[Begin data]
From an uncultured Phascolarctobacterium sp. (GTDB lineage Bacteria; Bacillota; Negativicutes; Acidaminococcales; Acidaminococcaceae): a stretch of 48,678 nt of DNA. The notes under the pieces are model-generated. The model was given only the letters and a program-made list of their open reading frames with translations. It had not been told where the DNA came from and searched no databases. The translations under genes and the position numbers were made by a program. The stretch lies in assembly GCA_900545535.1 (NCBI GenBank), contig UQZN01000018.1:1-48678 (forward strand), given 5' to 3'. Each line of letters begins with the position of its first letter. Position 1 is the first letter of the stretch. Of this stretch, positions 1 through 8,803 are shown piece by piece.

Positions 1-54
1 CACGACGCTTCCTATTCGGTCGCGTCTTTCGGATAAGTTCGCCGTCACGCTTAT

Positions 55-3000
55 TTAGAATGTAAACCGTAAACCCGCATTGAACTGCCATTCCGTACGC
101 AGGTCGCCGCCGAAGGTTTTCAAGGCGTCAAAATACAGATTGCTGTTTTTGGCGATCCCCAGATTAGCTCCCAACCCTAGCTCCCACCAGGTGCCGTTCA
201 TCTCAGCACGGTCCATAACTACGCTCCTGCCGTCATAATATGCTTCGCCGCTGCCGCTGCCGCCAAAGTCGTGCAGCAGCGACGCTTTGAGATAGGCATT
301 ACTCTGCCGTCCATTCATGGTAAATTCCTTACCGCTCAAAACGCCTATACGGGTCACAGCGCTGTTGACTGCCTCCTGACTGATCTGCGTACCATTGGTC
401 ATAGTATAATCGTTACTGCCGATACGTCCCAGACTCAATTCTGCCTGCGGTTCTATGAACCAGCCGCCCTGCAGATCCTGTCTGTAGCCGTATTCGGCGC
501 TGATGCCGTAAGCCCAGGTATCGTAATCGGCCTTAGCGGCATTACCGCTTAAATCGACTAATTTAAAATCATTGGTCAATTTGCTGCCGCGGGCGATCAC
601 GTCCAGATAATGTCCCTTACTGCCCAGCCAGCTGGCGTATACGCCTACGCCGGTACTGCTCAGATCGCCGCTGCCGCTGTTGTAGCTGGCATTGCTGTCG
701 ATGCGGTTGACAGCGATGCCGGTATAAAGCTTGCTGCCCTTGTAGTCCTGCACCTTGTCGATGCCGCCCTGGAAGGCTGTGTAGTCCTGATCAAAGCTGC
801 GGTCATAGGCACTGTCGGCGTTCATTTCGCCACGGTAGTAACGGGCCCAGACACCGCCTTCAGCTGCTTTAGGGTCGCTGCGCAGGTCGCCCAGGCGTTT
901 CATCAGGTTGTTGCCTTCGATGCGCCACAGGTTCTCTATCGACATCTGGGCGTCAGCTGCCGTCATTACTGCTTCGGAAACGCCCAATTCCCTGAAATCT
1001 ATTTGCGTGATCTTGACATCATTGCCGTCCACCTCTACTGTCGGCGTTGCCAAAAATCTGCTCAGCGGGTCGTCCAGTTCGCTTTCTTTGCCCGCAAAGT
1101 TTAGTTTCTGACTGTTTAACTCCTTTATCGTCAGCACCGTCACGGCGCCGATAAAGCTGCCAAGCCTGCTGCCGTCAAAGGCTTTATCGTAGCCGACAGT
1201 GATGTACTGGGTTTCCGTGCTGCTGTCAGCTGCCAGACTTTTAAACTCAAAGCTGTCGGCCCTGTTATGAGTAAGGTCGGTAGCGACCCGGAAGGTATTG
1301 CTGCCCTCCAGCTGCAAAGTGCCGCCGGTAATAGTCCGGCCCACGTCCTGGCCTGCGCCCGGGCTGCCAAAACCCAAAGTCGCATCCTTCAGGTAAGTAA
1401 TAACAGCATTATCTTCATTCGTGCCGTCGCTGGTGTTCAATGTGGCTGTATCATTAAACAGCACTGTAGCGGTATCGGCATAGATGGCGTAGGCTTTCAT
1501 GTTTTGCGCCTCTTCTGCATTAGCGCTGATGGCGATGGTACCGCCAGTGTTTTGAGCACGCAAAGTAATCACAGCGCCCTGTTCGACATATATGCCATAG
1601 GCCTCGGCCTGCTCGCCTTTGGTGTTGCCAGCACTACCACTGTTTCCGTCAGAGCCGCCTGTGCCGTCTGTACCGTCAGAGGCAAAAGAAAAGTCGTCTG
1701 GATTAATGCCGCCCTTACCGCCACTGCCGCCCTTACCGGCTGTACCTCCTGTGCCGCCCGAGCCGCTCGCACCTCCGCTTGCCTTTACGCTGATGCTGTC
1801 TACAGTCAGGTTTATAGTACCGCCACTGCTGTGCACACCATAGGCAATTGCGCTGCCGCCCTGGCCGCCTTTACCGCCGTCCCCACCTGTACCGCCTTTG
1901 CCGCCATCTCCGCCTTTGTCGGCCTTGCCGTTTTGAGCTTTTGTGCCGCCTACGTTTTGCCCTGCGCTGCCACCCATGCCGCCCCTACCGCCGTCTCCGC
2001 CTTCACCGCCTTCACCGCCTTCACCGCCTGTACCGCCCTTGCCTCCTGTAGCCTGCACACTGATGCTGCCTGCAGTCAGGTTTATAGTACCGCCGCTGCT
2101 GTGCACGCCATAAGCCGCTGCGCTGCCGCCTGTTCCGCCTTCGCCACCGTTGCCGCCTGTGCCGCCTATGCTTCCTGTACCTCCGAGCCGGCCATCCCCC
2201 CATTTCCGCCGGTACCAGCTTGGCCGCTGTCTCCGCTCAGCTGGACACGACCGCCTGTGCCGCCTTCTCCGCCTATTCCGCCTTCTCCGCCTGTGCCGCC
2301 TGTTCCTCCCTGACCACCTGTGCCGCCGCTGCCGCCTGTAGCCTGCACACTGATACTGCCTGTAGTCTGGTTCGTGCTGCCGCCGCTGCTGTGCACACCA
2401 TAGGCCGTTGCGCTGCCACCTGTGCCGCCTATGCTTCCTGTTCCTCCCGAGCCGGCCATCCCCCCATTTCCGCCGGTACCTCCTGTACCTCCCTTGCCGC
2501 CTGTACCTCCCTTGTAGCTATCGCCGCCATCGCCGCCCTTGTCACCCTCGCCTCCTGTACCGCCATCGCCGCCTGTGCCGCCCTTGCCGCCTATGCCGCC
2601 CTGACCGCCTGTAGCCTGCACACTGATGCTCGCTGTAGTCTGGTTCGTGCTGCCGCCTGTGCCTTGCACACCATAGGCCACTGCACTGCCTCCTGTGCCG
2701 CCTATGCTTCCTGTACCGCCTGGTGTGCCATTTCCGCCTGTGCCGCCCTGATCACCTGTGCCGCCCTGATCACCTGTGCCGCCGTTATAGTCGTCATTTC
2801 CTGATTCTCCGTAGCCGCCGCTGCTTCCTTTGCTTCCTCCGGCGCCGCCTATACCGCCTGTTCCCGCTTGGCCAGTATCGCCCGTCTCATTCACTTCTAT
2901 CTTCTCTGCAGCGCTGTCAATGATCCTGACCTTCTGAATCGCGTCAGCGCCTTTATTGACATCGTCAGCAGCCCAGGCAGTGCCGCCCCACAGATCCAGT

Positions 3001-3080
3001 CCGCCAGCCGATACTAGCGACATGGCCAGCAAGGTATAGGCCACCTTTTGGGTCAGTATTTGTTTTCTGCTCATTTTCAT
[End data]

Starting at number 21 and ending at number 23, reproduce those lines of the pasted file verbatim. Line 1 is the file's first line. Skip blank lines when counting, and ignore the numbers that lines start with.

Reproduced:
1601 GCCTCGGCCTGCTCGCCTTTGGTGTTGCCAGCACTACCACTGTTTCCGTCAGAGCCGCCTGTGCCGTCTGTACCGTCAGAGGCAAAAGAAAAGTCGTCTG
1701 GATTAATGCCGCCCTTACCGCCACTGCCGCCCTTACCGGCTGTACCTCCTGTGCCGCCCGAGCCGCTCGCACCTCCGCTTGCCTTTACGCTGATGCTGTC
1801 TACAGTCAGGTTTATAGTACCGCCACTGCTGTGCACACCATAGGCAATTGCGCTGCCGCCCTGGCCGCCTTTACCGCCGTCCCCACCTGTACCGCCTTTG